Livestock and pet medications that are manufactured and sold without proper FDA approval potentially put the lives of both animals and people at risk. As a result, the FDA is stepping up its efforts to halt the sale of illegal animal drugs.
“There are different pathways to FDA approval and legal marketing of an animal drug product, but each pathway requires a drug company to expend both time and financial resources to generate the appropriate scientific evidence to support the approval,” Martine Hartogensis, D.V.M., Deputy Director, Office of Surveillance and Compliance at FDA’s Center for Veterinary Medicine wrote on the FDA Voice blog. “Companies that bypass the FDA drug approval process may be endangering the animals given unapproved drugs and people who either handle the unapproved drugs or eat food from animals treated with them.”
The agency wants to ensure all pet medications that make their way onto the market have been tested.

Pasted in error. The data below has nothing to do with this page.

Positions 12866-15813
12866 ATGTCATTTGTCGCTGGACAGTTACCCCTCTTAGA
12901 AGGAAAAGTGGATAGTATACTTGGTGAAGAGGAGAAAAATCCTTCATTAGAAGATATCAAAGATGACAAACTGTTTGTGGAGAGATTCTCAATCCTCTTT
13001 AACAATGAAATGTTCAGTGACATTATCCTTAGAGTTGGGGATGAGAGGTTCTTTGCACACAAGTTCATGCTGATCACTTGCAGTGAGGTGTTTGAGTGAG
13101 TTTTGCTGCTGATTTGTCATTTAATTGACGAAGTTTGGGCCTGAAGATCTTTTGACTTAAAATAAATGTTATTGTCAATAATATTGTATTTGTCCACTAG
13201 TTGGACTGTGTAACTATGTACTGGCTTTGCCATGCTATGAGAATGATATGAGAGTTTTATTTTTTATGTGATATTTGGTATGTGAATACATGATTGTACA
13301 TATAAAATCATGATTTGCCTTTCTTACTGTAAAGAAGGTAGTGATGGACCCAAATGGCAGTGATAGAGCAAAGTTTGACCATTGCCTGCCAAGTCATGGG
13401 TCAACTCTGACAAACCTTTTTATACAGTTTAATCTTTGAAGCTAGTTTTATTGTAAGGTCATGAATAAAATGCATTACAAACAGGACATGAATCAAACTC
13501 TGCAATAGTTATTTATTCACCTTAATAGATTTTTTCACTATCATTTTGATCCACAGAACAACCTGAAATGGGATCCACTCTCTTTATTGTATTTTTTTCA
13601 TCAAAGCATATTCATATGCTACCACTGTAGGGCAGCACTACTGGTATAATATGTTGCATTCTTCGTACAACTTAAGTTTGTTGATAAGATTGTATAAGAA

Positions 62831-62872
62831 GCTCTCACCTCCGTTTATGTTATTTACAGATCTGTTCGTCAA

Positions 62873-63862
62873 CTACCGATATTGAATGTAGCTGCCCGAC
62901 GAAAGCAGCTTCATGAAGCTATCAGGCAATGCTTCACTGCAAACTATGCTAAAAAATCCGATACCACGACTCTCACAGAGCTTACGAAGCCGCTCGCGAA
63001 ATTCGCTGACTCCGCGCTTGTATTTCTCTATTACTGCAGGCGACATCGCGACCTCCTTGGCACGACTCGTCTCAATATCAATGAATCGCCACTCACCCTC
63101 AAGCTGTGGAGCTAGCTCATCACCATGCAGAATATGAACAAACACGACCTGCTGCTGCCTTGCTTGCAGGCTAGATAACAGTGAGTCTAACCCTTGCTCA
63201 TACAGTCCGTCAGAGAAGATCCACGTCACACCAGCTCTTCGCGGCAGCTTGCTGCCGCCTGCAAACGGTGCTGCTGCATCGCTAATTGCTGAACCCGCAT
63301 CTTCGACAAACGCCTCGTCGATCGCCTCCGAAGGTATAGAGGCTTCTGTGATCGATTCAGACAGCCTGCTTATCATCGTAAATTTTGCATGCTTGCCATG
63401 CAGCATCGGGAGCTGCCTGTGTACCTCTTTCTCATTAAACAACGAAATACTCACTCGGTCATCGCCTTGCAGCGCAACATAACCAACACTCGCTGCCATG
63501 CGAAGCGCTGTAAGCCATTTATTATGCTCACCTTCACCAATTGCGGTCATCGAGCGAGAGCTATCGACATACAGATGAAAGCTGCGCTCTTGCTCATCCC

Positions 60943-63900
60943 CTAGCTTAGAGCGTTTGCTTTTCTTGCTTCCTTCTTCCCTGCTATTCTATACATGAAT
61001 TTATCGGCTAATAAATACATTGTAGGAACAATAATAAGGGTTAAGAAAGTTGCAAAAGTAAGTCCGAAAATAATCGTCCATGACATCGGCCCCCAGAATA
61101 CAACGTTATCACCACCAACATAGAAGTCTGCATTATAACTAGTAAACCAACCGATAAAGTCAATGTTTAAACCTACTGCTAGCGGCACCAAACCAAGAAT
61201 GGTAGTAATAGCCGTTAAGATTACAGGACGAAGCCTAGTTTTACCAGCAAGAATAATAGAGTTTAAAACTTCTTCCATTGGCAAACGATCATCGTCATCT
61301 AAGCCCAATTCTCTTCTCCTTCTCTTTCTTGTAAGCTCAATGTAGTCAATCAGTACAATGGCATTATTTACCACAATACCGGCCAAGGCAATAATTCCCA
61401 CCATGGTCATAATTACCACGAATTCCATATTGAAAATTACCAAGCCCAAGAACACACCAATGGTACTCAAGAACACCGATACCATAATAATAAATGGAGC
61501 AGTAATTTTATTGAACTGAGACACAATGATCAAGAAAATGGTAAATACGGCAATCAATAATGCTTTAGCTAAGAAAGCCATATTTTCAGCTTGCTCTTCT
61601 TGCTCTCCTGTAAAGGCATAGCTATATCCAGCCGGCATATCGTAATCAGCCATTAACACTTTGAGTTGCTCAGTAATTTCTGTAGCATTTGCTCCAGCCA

"Our enforcement actions could include seizures of violative products and/or injunctions against manufacturers and distributors of unapproved animal drugs," Hartogensis continued. "We also continue to regularly update the agency’s web page on unapproved animal drugs with information for veterinarians and industry."
Last month, the FDA reported dairy farmers who've been breaking existing laws regarding the use of illegal antibiotics. The report found that not only are some farmers using antibiotics not included in standard testing, but medications that aren't supposed to be used in dairy cows at all.
It’s difficult to know how widespread the practice of selling illegal pet medications has become, but it’s large enough that the agency sees fit to crack down on the rule-breakers.
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Image of veterinarians treating livestock via Shuttershock